WASHINGTON (CBSMiami) – Lawmakers in Washington heard testimony on Wednesday from gun control advocates, including some from South Florida.
One week before the anniversary of the mass shooting at Marjory Stoneman Douglas High School in Parkland, students and family members packed a house hearing room as lawmakers considered expanding background checks for all gun sales.
Aalayah Eastmond appeared before the House Judiciary Committee investigating gun violence, taking lawmakers back to last Valentine’s Day at Stoneman Douglas, when her life changed forever.
“Next Thursday marks one year from the day that 17 of my fellow classmates and educators were shot and killed,” said Eastmond. “When the gunman shot into our classroom, Nicholas Dworet stood in front of me. The bullets killed him and Helena Ramsey. As Nicholas fell, I matched his every movement and hid under his lifeless body as bullets riddled my classmates…I thought I was going to die. As I laid there, I begged God to please make it fast.”
The group March For Our Lives tweeted photos of students crammed into the hearing room.
They did the wave early on but quickly got down to the business at hand.
When Republican congressman Matt Gaetz said building a wall was more effective than gun control, the father of Joaquin Oliver couldn’t stay silent.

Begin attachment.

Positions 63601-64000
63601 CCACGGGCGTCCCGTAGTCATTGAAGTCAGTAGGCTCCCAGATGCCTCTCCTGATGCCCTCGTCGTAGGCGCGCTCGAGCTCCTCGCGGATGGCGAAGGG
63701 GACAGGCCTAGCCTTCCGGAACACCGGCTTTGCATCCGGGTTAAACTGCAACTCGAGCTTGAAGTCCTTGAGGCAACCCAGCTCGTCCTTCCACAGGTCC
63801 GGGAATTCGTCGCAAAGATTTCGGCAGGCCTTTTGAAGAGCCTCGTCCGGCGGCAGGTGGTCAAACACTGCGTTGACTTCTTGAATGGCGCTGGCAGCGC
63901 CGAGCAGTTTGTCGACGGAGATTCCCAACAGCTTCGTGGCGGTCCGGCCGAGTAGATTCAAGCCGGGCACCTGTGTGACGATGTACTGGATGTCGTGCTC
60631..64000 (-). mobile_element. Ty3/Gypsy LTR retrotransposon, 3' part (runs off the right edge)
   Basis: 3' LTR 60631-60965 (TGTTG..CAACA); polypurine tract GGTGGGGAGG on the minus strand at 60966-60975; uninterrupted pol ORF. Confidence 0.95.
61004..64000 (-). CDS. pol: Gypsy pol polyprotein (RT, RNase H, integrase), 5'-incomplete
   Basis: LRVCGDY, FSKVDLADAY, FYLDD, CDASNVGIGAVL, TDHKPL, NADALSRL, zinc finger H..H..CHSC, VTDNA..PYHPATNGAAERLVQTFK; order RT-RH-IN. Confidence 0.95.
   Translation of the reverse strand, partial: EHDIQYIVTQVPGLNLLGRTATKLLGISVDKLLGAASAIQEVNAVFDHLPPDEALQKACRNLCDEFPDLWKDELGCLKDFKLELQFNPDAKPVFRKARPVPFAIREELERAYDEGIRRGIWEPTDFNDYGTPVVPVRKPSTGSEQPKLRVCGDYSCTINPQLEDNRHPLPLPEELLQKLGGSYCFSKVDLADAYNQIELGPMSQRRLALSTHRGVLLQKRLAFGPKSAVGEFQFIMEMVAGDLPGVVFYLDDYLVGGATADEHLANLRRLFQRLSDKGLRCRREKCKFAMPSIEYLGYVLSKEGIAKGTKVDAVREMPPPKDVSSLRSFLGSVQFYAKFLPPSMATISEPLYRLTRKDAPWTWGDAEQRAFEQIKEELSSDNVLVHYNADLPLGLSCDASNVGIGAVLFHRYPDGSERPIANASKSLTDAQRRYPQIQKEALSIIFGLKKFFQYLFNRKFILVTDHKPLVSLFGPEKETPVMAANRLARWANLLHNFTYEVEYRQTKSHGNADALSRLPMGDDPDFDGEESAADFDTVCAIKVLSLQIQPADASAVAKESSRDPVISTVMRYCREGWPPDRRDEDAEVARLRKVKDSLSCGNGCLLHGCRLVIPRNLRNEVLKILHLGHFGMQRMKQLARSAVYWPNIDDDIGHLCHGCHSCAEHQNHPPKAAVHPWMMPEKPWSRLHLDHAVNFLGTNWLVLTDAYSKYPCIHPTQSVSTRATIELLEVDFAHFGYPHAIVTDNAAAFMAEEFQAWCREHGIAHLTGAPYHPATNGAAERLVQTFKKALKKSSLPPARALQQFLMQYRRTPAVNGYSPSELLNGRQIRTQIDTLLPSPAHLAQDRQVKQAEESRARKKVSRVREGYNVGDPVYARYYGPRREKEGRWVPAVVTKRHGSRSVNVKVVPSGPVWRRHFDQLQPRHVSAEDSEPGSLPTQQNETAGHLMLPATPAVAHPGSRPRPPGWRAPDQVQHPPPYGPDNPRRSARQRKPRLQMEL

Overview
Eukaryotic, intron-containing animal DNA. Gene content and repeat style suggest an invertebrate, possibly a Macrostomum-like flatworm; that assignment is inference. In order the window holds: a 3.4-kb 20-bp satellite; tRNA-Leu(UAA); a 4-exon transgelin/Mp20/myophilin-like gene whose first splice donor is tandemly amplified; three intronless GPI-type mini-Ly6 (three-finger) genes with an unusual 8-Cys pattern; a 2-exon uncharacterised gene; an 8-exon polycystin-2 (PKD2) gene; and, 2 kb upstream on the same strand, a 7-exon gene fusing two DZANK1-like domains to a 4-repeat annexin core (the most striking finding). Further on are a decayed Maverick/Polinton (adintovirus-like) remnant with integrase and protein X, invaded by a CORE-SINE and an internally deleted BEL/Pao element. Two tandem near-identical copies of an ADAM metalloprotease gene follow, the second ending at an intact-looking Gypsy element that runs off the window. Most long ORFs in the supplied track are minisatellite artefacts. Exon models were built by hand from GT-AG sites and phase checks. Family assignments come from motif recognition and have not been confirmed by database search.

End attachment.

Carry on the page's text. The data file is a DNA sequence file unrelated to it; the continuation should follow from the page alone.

Forty thousand Americans were killed by guns in 2017, an average of 34 lives lost a day.
Democrats, who now control the house, pointed out that gun violence was not mentioned during President Trump’s state of the union speech.
“I’m disappointed, that in his lengthy State of the Union address last night, President Trump did not see fit to even mention the need to protect our citizens from gun violence,” said Rep. Jerrold Nadler, D-NY. “I am here to tell you a simple truth. Gun violence is such an epidemic that anyone anywhere at any time can be affected… rich or poor, white or black, young or old…all Americans are at risk and this is a side of America that none of us can or should take pride in.”